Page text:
At some point in the not too distant future, your car may be controlled by the cloud. No, not the cumulus or cirrus cloud drifting slowly by in the sky, rather by network-based systems running on servers located far from the road. Essentially, your car would contain a device that will communicate with a remote server, providing immediate, real-time response.Cloud-based technologies are ready to go, but certain vehicle modifications must be enabled first. Moreover, allowing outside control of your vehicle also means certain governing authorities must amend motoring laws to permit autonomous driving. Were not there yet, but driverless cars are on the way.
Volvos Scandinavian Initiative
Sweden and Norway will be doing just that thanks in cooperation with Volvo. In March 2014, the Swedish-based automaker announced a pilot project for autonomous driving, utilizing a cloud-based system approved by both Scandinavian governments. That project will capture road friction information from individual cars and share it with the system. Volvo has also promised that no personal driver information will be culled or stored an important vow in this day of NSA data mining.
For the initial leg of the program, vehicles will communicate with each other while on the road, sending out a warning when slippery winter pavement conditions are present. The moment that a project car detects slippery conditions, that information will be sent to the Volvo Car Group database along with an immediate warning provided to the affected car through the instrument cluster.
Simultaneously, warnings are sent to nearby vehicles approaching the affected area and to the road administrator. That administrator could then respond by dispatching equipment, such as a salt truck, to treat the road. One related benefit is that salt would be applied only as needed, minimizing the environmental impact sustained from broadcast treatment. Safer roads would be the intended result, courtesy of the cloud storage providers.
Safer Driving Thanks to the Cloud
Detecting slippery road conditions is just the beginning for what Volvo wants to achieve as it works toward pilotless cars. Other important information that could be shared with vehicles in the cloud-based network are receiving careful consideration, each with an eye toward providing a more comfortable drive, safer traffic, and improved traffic flow noted Erik Israelsson, Project Leader Cooperative ITS (Intelligent Transport System) at Volvo Car Corporation.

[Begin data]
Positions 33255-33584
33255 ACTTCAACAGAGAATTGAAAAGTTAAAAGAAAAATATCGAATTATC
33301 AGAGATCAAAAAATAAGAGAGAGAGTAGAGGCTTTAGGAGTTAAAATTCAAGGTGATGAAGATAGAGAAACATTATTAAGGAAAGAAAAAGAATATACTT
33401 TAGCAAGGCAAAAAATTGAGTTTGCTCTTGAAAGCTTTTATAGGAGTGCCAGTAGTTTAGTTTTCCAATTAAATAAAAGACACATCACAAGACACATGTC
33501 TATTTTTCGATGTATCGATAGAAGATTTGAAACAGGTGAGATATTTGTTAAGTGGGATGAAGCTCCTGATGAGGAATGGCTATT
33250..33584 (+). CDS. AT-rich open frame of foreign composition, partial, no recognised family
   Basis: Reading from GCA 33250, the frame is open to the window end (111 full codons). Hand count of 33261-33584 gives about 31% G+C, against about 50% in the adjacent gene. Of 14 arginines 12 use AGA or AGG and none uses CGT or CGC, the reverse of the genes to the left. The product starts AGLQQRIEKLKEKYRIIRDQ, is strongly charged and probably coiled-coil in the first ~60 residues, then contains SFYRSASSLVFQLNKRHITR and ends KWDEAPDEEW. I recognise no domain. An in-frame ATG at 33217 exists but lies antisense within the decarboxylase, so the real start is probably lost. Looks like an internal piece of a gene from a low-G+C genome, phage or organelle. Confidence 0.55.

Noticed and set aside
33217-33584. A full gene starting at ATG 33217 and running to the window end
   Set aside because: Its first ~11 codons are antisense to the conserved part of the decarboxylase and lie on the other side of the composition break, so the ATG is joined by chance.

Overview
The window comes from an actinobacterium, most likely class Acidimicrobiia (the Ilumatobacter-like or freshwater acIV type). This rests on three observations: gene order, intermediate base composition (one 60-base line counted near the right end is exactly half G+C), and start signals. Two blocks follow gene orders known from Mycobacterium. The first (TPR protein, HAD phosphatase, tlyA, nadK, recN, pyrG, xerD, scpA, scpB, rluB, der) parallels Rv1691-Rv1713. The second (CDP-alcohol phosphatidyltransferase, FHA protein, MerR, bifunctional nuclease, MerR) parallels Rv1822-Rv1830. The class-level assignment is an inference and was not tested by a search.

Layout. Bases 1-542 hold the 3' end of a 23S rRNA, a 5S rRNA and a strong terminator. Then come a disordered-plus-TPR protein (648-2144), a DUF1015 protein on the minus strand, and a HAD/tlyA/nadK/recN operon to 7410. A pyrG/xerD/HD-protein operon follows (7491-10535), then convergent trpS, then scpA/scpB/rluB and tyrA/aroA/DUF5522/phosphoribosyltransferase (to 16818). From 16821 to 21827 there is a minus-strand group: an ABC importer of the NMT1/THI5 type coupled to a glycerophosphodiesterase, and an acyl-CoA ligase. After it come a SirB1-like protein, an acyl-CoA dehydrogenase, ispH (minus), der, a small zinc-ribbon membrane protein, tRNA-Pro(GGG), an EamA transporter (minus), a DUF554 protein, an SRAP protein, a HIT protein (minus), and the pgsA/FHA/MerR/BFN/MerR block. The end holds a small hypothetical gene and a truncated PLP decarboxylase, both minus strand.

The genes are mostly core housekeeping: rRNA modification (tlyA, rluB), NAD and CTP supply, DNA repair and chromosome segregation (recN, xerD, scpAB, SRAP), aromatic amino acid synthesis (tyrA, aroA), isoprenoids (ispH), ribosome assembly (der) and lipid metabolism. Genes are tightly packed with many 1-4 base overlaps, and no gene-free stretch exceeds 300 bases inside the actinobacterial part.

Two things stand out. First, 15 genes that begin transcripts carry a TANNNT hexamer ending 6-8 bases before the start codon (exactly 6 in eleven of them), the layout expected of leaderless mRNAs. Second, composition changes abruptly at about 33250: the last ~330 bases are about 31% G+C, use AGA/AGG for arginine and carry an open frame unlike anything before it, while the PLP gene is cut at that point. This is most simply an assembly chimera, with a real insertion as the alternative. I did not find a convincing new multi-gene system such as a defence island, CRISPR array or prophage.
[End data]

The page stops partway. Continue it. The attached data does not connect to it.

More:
Volvo appears to be the the furthest along the road to create a cloud-based system or one that will presage full-time autonomous driving. Indeed, the project aligns with the automakers Vision 2020 plan that by 2020, nobody shall be seriously injured or killed in a new Volvo. Thats an ambitious goal first announced in 2008 and reiterated by Volvo regularly.
By overriding driver behavior, Volvo claims that more than 90 percent of all vehicular accidents might be avoided. Thats a noble goal, one that will require much cooperation from drivers, other car manufacturers, and government authorities in Scandinavia as well as abroad.
US Autonomous Driving
In the United States, the state of Nevada has enacted legislation to permit autonomous driving for testing purposes only. Equipped vehicles must be outfitted with the appropriate technology, have already logged more than 10,000 road miles, and include a driving plan. Approved vehicles are outfitted with a pair of red license plates and motorists will be required to obtain a special driver license endorsement.
Pictograph courtesy of Volvo Cars Corporation.
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